Further, nothing affirmed by the Government during the second set of proceedings or in the letter throws any light on Dallah’s intention at any prior date, or therefore assists the case that there was any “common” intention that the Government should “always” be party to the Agreement.
If the search is for an admission in or after June1998 that the Agreement or arbitration clause was binding on the Government, this is equally lacking. The Government’s case in the second set of proceedings, and the gist of the injunction and the letter dated 5 June 1998 was that, although the Government could “agitate” the former Trust’s rights and liabilities, the Government’s acceptance of Dallah’s alleged repudiation meant that the Agreement “as such, is not binding and is of no consequence upon the rights of the [Government]” (plaint of 20 January 1997). However questionable the proposition that an accepted repudiation renders the whole agreement (let alone an arbitration clause) “not binding”, that was the Government’s case, and such a case is inconsistent with an intention to be party to the Agreement or agreement clause in or after June 1998. Further and in any event, a very short time afterwards on 15 August 1998 the Government wrote to the tribunal making clear also its current position that it had never been party to any contract or arbitration agreement with Dallah. Even if the Government could be treated in June as having made any relevant, short-lived admission, it would in context and in the overall course of events be incapable of giving rise to any real inference that the Government had always intended or been intended to be a party to the Agreement.
Finally, the search for a subjective common intention under the principle recognised by the French courts must be undertaken by examining, and so through the prism of, the parties’ conduct. Account will in that sense necessarily be taken of good faith. The tribunal also described the “transnational general principles and usages”, which it decided to apply, as “reflecting the fundamental requirements of justice in international trade and the concept of good faith in business” (award, section III (I)(4)), and this must also be true of the principle recognised by the French courts. As both Aikens J (para 130) and Moore-Bick LJ (para 45) said, and in agreement on this point with Justice Dr Shah and Lord Mustill, if conduct interpreted as it would be understood in good faith does not indicate any such common intention, then it is impossible to see how “.... a duty of good faith can operate to make someone a party to an arbitration who on other grounds could not be regarded as such” (award, section (III)(III)(14)). This remains so, whatever comments might or might not be made about the Government’s conduct in allowing the Trust to lapse without providing for the position following its lapse.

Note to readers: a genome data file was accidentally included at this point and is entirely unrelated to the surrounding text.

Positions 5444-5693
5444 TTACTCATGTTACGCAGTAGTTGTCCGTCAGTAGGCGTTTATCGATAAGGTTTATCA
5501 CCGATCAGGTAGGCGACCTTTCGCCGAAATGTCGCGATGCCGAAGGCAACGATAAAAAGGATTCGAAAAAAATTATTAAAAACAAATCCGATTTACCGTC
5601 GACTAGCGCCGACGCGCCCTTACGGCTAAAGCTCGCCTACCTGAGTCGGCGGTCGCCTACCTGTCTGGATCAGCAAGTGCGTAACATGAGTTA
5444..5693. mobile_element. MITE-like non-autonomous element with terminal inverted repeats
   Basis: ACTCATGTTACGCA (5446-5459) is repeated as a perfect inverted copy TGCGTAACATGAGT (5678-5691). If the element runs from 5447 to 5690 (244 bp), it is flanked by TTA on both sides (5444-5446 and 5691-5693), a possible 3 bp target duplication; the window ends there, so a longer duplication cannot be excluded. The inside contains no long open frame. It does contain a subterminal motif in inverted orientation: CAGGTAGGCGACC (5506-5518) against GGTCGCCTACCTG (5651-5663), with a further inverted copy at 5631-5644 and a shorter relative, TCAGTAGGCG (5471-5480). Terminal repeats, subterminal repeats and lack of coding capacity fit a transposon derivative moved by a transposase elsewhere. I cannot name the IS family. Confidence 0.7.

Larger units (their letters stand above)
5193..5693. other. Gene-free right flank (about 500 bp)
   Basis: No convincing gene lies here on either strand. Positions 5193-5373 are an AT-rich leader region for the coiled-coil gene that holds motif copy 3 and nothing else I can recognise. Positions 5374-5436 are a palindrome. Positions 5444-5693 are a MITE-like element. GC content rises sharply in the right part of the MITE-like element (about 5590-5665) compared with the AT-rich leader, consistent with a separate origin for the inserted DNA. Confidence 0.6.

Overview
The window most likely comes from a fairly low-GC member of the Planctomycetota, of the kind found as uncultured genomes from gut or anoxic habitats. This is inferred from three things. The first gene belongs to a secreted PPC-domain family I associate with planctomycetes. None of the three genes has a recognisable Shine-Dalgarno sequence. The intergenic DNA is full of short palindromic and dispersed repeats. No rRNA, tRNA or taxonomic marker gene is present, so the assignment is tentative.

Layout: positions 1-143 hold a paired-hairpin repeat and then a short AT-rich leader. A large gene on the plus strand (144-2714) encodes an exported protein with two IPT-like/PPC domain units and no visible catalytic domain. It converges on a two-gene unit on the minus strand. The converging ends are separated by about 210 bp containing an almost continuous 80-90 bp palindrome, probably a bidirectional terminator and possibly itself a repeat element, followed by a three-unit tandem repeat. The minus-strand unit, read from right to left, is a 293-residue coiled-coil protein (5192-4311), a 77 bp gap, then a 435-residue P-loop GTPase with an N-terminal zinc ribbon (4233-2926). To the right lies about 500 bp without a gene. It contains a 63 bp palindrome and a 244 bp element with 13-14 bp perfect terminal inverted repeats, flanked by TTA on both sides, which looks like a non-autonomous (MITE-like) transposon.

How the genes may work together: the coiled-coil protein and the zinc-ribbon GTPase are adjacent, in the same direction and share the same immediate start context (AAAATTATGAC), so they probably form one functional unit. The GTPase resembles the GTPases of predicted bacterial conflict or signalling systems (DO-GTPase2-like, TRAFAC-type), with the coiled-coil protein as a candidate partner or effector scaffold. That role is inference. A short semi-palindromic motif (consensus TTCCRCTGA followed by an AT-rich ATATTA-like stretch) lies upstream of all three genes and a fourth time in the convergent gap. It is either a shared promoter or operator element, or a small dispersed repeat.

In my view, the third re-examination by this court, in the light of the whole history, of the issue whether the Government was party to the Agreement, and so to its arbitration clause, leads to no different answer to that reached in the courts below. The arbitral tribunal’s contrary reasoning is neither conclusive nor on examination persuasive in a contrary sense. As to the law, it is far from clear that the tribunal was directing its mind to common intention and, if it was, it approached the issue of common intention in terms differing significantly from those which a French court would adopt. In any event, as to the facts, there are a number of important respects in which the tribunal’s analysis of the Government’s conduct and the course of events cannot be accepted, and this is most notably so in relation to the significance of the letter dated 19 January 1997 and the second set of proceedings in Pakistan. The upshot is that the course of events does not justify a conclusion that it was Dallah’s and the Government’s common intention or belief that the Government should be or was a party to the Agreement, when the Agreement was deliberately structured to be, and was agreed, between Dallah and the Trust.
Dallah has a fall-back argument, which has also failed in both courts below. It is that s.103(2) of the 1996 Act and Article V(1) of the New York Convention state that “Recognition and enforcement of the award may be refused” if the person against whom such is sought proves (or furnishes proof of) one of the specified matters. So, Miss Heilbron submits, it is open to a court which finds that there was no agreement to arbitrate to hold that an award made in purported pursuance of the non-existent agreement should nonetheless be enforced. In Dardana Ltd v Yukos Oil Co  1 All ER (Comm) 819 I suggested that the word “may” could not have a purely discretionary force and must in this context have been designed to enable the court to consider other circumstances, which might on some recognisable legal principle affect the prima facie right to have enforcement or recognition refused (paras 8 and 18). I also suggested as possible examples of such circumstances another agreement or estoppel.